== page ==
Catherine Stagg-Macey

Catherine Stagg-Macey

Senior Analyst
Catherine Stagg-Macey is a senior analyst in Celent’s insurance practice and is based in the firm’s London office. Ms. Stagg-Macey's research focuses on IT strategy issues for the UK and European life and general insurance industries. Her recent research work has focused on the core insurance vendor landscape, IT spending, and innovation. Her consulting experience at Celent includes package selection for insurers and marketing reviews for vendors. Prior to joining Celent, Ms. Stagg-Macey was a senior consultant at ATOS KPMG Consulting in London and South Africa. In this role, she worked on the development of IT strategy and advised clients on outsourcing, data warehousing, and the selection of software packages. Previously Ms. Stagg-Macey was an internal strategy consultant for Marsh in London. She was responsible for delivering IT strategy and managing relationships with the European Management Board. She has also held project delivery roles at Marsh and Investec Bank Limited in South Africa. Ms. Stagg-Macey earned her BSC in Computer Science and Management from the University of Witwatersrand in South Africa.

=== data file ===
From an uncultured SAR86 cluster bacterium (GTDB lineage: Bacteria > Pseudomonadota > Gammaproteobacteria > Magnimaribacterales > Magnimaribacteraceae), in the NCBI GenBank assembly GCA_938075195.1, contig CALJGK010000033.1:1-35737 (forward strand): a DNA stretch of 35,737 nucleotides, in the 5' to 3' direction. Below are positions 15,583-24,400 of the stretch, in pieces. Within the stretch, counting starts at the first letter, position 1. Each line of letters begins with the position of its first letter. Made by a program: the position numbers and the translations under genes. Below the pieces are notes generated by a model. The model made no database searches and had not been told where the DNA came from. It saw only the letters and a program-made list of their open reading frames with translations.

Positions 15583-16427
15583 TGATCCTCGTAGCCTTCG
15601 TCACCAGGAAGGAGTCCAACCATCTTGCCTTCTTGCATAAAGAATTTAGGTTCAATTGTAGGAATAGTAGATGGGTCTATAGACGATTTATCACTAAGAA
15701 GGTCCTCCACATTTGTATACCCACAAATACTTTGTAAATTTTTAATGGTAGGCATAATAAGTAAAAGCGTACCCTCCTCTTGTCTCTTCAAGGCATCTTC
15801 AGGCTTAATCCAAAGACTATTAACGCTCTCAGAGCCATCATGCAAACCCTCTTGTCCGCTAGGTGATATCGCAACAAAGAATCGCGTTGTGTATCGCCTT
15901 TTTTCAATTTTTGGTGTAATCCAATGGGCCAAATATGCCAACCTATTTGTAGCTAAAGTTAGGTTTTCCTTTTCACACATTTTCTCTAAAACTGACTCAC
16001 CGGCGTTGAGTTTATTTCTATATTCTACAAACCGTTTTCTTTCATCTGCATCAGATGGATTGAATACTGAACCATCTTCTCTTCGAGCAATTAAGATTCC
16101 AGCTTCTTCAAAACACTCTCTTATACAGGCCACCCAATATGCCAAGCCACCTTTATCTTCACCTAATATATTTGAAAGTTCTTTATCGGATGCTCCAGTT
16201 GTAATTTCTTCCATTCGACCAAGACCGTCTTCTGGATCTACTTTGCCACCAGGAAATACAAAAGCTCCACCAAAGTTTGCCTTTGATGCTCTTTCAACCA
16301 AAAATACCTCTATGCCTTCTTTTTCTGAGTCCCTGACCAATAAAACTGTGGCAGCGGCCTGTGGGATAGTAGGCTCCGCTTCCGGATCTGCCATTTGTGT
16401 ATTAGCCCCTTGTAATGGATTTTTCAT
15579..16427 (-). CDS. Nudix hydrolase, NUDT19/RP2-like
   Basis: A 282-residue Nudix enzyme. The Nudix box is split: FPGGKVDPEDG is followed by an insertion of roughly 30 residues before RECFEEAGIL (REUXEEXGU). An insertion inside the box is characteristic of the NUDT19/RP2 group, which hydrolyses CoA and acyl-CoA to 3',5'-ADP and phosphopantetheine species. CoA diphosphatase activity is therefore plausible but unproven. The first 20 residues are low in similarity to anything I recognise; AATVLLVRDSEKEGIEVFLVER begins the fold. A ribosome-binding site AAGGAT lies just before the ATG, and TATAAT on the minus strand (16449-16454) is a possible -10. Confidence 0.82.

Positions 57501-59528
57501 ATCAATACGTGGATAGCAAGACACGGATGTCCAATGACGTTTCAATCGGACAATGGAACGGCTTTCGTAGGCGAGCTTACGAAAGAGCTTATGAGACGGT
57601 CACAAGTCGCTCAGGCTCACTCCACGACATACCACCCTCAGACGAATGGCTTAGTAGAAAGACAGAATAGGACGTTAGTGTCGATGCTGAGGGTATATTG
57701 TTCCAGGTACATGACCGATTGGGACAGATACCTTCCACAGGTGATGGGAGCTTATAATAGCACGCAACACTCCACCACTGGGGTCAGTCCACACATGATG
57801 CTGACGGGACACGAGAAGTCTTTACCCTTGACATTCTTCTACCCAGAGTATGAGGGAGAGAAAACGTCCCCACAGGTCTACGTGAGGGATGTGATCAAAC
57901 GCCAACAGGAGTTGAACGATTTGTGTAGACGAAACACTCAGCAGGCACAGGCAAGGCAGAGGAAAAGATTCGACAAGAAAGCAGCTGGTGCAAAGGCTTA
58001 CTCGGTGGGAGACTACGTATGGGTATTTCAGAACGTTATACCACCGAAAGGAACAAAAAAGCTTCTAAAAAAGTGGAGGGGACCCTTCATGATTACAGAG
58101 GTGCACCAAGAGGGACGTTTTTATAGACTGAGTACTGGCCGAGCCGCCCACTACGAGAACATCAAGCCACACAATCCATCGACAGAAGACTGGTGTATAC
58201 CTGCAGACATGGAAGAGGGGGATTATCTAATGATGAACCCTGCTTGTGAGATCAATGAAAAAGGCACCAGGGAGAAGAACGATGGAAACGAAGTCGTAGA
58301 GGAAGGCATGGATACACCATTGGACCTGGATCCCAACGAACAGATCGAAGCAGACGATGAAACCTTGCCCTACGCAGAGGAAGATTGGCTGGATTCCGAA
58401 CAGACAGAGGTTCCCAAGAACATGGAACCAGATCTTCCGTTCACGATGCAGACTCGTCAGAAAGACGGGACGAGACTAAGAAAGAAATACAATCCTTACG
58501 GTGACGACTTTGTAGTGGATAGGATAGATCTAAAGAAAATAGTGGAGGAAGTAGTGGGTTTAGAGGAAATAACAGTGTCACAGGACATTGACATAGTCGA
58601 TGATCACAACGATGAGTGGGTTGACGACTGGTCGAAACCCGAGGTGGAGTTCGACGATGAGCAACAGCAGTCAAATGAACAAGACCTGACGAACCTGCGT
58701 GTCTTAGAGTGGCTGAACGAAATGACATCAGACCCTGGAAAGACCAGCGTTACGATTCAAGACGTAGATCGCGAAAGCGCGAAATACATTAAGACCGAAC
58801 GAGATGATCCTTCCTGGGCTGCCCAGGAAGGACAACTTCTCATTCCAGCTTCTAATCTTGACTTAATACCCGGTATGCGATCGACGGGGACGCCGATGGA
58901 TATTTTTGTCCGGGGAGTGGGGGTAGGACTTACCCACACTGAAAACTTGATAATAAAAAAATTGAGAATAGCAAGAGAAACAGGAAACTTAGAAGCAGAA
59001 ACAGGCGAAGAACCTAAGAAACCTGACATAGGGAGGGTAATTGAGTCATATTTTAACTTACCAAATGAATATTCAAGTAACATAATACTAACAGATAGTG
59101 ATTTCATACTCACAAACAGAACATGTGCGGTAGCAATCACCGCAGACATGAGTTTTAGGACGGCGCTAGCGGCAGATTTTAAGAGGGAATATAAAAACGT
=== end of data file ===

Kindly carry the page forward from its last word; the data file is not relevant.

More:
All Catherine Stagg-Macey's Stories
Embracing failure and investing in initiatives without a concrete business case is the only way to become an innovative company.
For being such a smart industry, the link between customer engagement and user experience appears to be stuck in a blind spot.
Technology is rapidly transforming human interaction into informal communications, how can the insurance industry react?
Could Google's Android glasses push the limits of innovation in the insurance industry?
Niche brokers and insurers should view telematics as a market differentiator, and auto insurers should think of as a means to meet impending legislation.
As carriers chase down growth, policyholders are left with inflexible service and often brutal customer experience.
While it may be all fun and games for kids and consumers, the glut of location-aware services pose an increasing claims threat for insurers.
It's never been more important for insurers, especially in the UK, to talk to the business about how and where IT can contribute to cost containment and profitability.
With the inexorable move toward the commoditization of IT, CIOs' duties may eventually float off into the cloud.
Almost 80% of insurers are willing to outsource printing and mailing, but there are other, less drastic ways, to save money.
Data migration issues have long held life insurers back from replacing their legacy systems.
The business often asks crazy things of IT, but sometimes that craziness can lead to creativity.

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